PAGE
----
Insuring climate litigation costs
Hollie Brett and Oliver Holland explain why pressure from insurance companies may be the key to encouraging the world’s biggest polluters to clean up their act.
Posted on 17 January 2023
Climate litigation is becoming increasingly common as individuals, communities, and NGOs seek to hold corporations and governments to account for the effects of climate change.
The London School of Economics reported in 2022 that climate change-related cases had more than doubled since 2015. An emerging area of climate litigation concerns disputes between fossil fuel companies and their insurers over payouts for climate-litigation costs.
Wherever there is a risk for a company, insurance products are used as a protective tool. By obtaining insurance, companies can allocate risks to their insurer. Subject to exclusions, general litigation insurance protects companies from the cost of legal fees.
As with any other type of litigation, companies want to be protected against the risk of climate litigation. However, it remains unclear whether companies can recover costs incurred during the course of climate litigation under their standard general litigation policies.
Aloha v NUFIC
A recent complaint filed by Aloha Petroleum Ltd (Aloha) against AIG’s National Union Fire Insurance Co (NUFIC), Aloha Petroleum Ltd v National Union Fire Insurance Co. of Pittsburgh (2022) (Aloha v NUFIC), is set to create a precedent with regards to whether insurance companies will need to cover costs incurred during climate litigation in the United States.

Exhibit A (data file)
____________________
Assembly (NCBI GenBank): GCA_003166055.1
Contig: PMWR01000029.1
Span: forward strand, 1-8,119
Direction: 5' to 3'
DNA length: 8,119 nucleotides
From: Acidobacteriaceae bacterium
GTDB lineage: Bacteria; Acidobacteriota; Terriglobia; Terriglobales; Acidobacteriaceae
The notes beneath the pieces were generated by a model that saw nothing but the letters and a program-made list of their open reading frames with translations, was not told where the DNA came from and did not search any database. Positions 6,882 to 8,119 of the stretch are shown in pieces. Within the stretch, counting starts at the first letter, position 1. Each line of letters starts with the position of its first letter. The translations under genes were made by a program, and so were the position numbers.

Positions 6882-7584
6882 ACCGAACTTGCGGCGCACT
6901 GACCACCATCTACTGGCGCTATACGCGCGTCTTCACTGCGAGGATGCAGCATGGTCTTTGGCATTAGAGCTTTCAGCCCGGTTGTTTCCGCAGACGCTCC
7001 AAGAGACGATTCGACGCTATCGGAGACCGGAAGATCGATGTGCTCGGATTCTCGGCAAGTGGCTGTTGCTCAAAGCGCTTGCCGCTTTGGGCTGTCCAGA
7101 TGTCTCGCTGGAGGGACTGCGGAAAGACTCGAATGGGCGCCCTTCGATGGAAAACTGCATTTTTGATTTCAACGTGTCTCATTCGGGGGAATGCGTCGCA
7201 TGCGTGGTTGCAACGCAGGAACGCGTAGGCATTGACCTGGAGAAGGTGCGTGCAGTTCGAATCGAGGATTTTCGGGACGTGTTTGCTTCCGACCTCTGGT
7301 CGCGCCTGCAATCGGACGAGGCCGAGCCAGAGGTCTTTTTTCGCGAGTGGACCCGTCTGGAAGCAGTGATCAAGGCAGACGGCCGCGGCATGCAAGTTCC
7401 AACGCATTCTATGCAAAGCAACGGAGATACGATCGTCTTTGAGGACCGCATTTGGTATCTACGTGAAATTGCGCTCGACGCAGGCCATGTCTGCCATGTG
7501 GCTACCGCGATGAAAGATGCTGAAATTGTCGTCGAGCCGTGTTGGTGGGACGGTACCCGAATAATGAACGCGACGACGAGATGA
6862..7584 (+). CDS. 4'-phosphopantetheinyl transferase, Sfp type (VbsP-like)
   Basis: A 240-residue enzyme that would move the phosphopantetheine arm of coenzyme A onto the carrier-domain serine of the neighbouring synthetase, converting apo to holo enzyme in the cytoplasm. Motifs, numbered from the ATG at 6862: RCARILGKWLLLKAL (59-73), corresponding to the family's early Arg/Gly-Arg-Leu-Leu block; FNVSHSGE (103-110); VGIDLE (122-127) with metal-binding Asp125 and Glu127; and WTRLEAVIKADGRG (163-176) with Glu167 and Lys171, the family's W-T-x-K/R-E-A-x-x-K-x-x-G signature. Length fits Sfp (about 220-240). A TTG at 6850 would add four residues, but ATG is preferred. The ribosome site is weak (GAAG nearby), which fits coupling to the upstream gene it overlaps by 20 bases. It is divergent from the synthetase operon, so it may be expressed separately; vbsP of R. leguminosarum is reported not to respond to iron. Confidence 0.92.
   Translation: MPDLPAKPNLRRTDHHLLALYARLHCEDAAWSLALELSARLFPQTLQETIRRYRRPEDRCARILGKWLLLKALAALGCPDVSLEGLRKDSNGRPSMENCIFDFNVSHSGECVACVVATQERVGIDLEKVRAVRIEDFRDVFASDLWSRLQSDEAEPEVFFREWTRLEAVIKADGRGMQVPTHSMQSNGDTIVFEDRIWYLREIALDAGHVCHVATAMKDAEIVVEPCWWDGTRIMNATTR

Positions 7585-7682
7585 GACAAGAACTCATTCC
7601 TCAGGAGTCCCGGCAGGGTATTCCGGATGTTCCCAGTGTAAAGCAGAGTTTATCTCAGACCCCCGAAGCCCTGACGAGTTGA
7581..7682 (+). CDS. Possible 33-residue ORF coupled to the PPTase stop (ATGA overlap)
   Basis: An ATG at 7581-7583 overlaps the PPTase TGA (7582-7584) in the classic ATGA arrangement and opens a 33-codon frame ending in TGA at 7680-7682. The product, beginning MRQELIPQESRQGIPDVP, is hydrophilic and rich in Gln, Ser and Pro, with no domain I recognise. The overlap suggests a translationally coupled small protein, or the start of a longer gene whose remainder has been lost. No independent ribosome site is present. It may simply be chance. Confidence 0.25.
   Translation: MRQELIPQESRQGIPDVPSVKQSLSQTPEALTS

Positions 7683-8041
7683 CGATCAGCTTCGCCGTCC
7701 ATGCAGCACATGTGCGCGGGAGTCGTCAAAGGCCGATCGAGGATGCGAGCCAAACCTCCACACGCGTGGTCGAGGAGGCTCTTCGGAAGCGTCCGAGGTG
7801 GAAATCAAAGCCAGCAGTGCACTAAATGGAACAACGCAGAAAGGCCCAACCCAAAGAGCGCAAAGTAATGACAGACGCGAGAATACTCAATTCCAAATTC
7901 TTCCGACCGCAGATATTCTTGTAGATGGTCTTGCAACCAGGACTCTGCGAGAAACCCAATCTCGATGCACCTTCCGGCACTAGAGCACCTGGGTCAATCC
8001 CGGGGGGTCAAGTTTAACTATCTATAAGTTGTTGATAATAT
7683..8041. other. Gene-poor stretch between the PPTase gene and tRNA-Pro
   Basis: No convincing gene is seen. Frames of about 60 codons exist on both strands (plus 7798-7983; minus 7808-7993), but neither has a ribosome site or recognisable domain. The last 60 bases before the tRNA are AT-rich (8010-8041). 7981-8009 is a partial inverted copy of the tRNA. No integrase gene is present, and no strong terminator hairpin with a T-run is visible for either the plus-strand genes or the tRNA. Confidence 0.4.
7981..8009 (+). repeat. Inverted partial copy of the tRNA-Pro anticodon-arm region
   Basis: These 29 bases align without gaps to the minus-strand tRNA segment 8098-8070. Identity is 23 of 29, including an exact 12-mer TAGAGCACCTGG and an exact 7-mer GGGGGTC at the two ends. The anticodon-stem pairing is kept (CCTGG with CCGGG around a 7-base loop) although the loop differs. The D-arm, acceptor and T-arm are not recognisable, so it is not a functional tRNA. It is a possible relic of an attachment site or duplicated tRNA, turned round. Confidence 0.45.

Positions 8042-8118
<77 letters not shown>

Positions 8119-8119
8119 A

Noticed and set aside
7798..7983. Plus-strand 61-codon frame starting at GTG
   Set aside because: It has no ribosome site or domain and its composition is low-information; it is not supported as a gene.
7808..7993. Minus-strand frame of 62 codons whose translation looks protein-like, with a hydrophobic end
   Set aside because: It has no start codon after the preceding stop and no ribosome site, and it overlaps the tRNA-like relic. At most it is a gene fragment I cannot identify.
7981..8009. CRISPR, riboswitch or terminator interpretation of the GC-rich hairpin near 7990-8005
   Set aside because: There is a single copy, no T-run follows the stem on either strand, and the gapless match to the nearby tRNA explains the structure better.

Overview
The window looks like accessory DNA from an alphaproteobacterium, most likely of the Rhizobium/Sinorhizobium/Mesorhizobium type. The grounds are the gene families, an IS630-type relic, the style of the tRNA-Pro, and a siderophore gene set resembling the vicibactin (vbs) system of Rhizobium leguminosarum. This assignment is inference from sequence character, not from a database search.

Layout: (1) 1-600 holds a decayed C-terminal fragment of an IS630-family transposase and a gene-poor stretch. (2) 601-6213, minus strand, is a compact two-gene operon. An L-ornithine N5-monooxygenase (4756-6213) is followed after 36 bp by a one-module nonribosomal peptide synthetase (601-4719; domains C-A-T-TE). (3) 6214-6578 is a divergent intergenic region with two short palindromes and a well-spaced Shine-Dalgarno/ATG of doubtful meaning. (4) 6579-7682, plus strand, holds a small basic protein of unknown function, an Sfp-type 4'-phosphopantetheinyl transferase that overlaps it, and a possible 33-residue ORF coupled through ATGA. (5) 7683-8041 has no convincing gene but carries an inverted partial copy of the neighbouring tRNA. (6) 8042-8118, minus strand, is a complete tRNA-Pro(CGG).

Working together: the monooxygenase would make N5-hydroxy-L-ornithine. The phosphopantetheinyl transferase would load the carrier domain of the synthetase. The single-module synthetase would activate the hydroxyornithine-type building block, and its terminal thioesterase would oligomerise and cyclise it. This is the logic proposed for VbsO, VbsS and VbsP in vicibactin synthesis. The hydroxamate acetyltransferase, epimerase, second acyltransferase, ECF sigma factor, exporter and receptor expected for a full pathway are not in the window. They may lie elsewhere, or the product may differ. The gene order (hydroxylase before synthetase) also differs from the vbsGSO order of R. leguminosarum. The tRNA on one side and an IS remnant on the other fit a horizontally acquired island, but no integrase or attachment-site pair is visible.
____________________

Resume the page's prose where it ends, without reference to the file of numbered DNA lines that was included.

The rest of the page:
The City of Honolulu and the Honolulu Board of Water Supply (the Honolulu Actions) (filed October 12, 2020 in the Second Circuit Court, State of Hawaii, Civil No. 2CCV-20-0000283), and the County of Maui (the Maui Actions) (filed March 9, 2020 in the First Circuit Court, State of Hawaii, Civil No. 1CCV-20-0000380 (LWC), amended March 22, 2021) are bringing separate, but related, claims against several oil companies, including Aloha. The Plaintiffs allege that the Defendants discredited climate science and downplayed the threat posed by global warming in order to protect their operations. Further, they argue that fossil fuel companies are directly responsible for global warming, as some of the world’s biggest emitters. Aloha claims that it has incurred over $800,000 in defence costs already.
Aloha’s insurer, AIG’s NUFIC, has refused to cover costs incurred in the defence of the Honolulu Actions and the Maui Actions. NUFIC cited that costs for litigation relating to ‘pollution’ were excluded under the general liability policies that Aloha had purchased between 1978 and 1985.
Aloha claims that this refusal to cover their mounting defence costs results in a breach of their contract with NUFIC. The oil company is seeking declaratory relief, per their complaint filed in August 2022.
What would be the implications of insurers refusing to cover fossil fuel companies for climate litigation?
If the court finds that Aloha cannot recover defence costs from NUFIC then this will set a precedent that will have far-reaching implications for companies generally. Fossil fuel companies are likely targets for individuals, communities and NGOs seeking to hold big polluters to account for the effects of climate change.